Ubuntu – How to remap certain keys or devices


I'm searching for a way to remap certain keys in ubuntu.


I'd like to change PgUp to Home or PgDown to End.

Does a built-in command or a tool exist reassign keys in Ubuntu/GNOME?

Best Answer

Notice: As of 2013, Ubuntu and derivatives no longer use xmodmap, but instead use xkb. For more information see this answer. The answer below is no longer relevant for current releases.

For remapping certain keys you need two tools. First xev (command-line tool) and second xmodmap (also command-line tool). Both should be available in Ubuntu without extra installing them.

  1. Start terminal window and run xev. Now it's active and waits for you to press a key. Then press the key whose behaviour you want to change. i.e. PgUp.

  2. xev will output some information about the pressed key. The third line is important. It should look similar to:

    state 0x10, keycode 110 (keysym 0xff55, Prior), same_screen YES,

    in this example Prior is the name of the behaviour the key is assigned to at the moment, the number keycode is the internal id to recognize the key. Now do this with another key i.e. PgDown give this output

    state 0x10, keycode 115 (keysym 0xff56, Next), same_screen YES,

    Here again the interesting part for us is keycode 115 and Next - the name of the behaviour.

  3. now when you want to swap the two keys use xmodmap.

     xmodmap -e "keycode 110 = Next"

    This changes the key with keycode 110 on your keyboard to the action Next. It's pretty simple.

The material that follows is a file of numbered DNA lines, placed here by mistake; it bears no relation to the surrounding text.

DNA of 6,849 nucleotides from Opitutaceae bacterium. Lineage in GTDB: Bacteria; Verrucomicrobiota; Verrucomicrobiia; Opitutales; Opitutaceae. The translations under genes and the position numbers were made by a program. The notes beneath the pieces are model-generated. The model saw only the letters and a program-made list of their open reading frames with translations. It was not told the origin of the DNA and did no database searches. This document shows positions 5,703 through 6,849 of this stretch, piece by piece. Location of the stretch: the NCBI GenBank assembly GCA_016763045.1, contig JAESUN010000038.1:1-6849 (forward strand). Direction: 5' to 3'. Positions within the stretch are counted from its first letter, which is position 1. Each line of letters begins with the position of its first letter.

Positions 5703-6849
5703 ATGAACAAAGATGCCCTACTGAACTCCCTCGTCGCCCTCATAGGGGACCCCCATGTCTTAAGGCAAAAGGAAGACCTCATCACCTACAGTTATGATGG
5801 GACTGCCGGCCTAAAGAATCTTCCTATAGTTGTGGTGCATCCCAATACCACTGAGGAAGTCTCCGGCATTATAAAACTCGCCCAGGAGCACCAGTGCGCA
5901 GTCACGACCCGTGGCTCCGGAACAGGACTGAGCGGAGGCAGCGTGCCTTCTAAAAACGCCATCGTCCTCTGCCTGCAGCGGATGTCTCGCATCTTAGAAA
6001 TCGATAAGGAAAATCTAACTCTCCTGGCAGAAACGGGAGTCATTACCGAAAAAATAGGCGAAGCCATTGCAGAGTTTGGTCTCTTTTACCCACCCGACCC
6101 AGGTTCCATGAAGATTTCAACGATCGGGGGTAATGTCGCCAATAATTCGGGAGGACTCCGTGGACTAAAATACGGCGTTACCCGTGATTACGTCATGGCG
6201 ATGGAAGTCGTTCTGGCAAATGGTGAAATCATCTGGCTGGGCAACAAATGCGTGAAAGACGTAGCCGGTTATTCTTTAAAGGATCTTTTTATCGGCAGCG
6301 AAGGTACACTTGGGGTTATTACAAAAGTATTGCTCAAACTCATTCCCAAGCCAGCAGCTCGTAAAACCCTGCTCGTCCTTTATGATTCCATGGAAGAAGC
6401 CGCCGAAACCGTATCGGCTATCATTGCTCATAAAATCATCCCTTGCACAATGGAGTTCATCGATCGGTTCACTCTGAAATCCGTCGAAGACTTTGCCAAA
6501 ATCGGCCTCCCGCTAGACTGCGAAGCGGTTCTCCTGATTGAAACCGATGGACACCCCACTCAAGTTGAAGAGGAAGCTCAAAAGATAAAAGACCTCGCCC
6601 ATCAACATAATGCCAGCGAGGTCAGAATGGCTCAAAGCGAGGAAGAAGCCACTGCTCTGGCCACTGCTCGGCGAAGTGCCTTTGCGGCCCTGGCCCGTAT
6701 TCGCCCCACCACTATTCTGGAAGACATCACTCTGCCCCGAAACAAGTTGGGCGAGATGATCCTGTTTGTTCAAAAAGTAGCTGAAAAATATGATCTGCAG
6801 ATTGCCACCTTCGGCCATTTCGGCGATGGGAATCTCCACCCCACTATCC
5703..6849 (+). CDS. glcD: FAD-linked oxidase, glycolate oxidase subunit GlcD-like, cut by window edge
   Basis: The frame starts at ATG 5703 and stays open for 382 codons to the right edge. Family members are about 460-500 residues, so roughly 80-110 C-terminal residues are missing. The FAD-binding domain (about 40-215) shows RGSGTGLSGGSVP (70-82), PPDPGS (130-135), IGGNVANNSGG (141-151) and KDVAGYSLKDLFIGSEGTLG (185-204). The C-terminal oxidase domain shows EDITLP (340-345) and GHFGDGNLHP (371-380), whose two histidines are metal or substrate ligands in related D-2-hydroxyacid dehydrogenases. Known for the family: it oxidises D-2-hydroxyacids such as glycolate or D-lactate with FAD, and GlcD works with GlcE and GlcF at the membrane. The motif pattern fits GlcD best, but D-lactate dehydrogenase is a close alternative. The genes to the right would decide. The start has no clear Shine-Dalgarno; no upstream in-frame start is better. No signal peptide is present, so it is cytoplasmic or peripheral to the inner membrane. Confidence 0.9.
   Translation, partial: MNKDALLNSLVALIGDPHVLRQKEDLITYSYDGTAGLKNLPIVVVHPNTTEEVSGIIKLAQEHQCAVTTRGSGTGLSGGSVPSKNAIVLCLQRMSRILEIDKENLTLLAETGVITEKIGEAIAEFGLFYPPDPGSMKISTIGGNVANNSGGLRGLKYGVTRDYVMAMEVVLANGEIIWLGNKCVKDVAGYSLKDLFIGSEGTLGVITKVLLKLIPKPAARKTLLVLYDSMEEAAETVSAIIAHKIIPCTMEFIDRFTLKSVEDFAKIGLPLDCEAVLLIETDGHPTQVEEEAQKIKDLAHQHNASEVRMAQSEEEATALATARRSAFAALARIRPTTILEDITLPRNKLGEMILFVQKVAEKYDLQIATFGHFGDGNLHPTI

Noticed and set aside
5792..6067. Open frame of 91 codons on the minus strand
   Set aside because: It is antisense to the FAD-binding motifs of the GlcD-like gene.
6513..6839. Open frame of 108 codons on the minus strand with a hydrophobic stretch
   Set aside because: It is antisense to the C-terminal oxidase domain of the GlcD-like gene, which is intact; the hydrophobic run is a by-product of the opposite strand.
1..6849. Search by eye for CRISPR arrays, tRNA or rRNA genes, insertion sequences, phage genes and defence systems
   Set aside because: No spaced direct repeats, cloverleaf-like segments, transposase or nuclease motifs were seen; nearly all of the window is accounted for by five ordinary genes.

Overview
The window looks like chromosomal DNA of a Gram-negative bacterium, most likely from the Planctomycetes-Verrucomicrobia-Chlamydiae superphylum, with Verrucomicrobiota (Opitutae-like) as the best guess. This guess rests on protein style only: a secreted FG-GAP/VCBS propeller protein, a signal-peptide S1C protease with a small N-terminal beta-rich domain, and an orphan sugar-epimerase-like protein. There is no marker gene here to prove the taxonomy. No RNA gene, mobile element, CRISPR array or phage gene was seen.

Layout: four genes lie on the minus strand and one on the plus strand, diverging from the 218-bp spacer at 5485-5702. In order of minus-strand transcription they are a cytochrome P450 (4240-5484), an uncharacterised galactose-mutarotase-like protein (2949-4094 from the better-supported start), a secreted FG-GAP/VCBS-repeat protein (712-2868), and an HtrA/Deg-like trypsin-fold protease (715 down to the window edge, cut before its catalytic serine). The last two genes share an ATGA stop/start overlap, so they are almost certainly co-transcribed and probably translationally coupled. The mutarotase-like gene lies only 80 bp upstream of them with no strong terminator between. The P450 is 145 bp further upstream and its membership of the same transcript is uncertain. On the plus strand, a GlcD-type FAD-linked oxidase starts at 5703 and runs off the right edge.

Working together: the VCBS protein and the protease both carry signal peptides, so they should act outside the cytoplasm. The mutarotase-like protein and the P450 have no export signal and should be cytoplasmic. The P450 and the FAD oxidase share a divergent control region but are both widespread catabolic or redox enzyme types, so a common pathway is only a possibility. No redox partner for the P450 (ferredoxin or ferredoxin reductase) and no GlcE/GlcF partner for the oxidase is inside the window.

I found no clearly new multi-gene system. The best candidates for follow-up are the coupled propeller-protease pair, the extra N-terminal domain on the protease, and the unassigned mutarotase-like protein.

Note that if the key you are mapping should have a different meaning when used with the Shift key (for example for British keyboard layouts, Shift+2 gives quotation marks) then you can simply list the secondary command after the first. For example if you want the key with code 53 to map to backslash normally, but to the bar symbol when used with shift, you might do:

     xmodmap -e "keycode 53 = backslash bar"

Additional information: The sequence of these mappings is Key, Shift+Key, mode_switch+Key, mode_switch+Shift+Key, AltGr+Key, AltGr+Shift+Key. To skip a column use NoSymbol. Moreover, here is a comprehensive list of all keysyms.

Note: These change are for the active X session only and will be lost after reboot. When you want to save the changes permanently you have to run the following commands after the ones above:

xmodmap -pke >~/.Xmodmap

(it creates a file named .Xmodmap in your home directory (~))

Then you have to create a file named .xinitrc in your home directory where you put command xmodmap .Xmodmap in.

You can now modify .Xmodmap and run xmodmap .Xmodmap from console to see the changes immediately. The changes in .Xmodmap will persist.

source: Ubuntu Foruns

Bonus stuff:

If the key you are remapping has different behavior depending on a state ( like how the keys in the numeric keyboard depend on NumLock) you simply have to do xmodmap -pm to get a list of modifiers and then do:

xmodmap -e "KEYCODE MODIFIER = behaviour behaviour_with_modifier"

Suppose, for example, that you want to get a period instead of a comma on the numeric keyboard (useful for most programmers), but you want to keep the "delete" behavior when NumLock is off.

xmodmap -e "keycode 91 mod2 = KP_Delete period"

mod2, because xmodmap -pm tells us that mod2 is Num_Lock, the other names are obtained by pressing the keys in xev.

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